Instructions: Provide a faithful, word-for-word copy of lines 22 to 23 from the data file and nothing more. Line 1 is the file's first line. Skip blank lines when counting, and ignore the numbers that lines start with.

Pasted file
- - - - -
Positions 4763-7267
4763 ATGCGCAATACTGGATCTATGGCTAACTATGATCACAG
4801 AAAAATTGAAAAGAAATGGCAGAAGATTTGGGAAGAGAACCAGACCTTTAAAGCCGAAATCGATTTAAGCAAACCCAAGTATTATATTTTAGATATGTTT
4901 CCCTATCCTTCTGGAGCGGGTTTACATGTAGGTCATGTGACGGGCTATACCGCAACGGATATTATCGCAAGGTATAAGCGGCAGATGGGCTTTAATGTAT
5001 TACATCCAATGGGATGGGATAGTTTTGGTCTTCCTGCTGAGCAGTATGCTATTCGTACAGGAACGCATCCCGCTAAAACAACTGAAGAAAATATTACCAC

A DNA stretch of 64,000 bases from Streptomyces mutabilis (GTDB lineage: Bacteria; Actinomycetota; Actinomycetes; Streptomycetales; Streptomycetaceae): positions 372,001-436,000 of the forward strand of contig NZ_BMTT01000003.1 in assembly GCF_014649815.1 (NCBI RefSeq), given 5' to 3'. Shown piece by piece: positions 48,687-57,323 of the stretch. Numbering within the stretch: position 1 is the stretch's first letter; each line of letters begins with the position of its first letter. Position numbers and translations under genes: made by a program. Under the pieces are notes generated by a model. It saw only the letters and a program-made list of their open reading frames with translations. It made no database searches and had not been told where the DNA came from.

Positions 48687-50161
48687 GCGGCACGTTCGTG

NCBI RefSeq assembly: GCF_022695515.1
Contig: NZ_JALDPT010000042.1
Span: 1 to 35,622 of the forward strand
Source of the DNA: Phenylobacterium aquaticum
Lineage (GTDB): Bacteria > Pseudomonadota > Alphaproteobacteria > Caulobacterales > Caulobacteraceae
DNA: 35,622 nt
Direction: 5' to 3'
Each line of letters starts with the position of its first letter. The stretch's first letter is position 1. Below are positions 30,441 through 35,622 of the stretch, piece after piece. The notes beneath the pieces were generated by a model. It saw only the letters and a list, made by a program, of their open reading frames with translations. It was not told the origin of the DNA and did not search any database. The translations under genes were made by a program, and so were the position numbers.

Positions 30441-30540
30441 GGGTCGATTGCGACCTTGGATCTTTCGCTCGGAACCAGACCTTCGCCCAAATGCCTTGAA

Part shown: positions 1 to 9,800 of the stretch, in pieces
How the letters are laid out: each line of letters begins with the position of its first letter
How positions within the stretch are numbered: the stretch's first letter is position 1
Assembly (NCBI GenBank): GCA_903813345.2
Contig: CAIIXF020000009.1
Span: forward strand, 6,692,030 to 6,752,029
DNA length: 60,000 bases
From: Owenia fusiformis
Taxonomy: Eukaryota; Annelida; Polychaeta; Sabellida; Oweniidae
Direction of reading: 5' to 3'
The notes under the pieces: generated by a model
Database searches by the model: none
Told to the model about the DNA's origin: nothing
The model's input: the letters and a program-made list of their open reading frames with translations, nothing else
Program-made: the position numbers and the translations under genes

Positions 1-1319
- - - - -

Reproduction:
Assembly (NCBI GenBank): GCA_903813345.2
Contig: CAIIXF020000009.1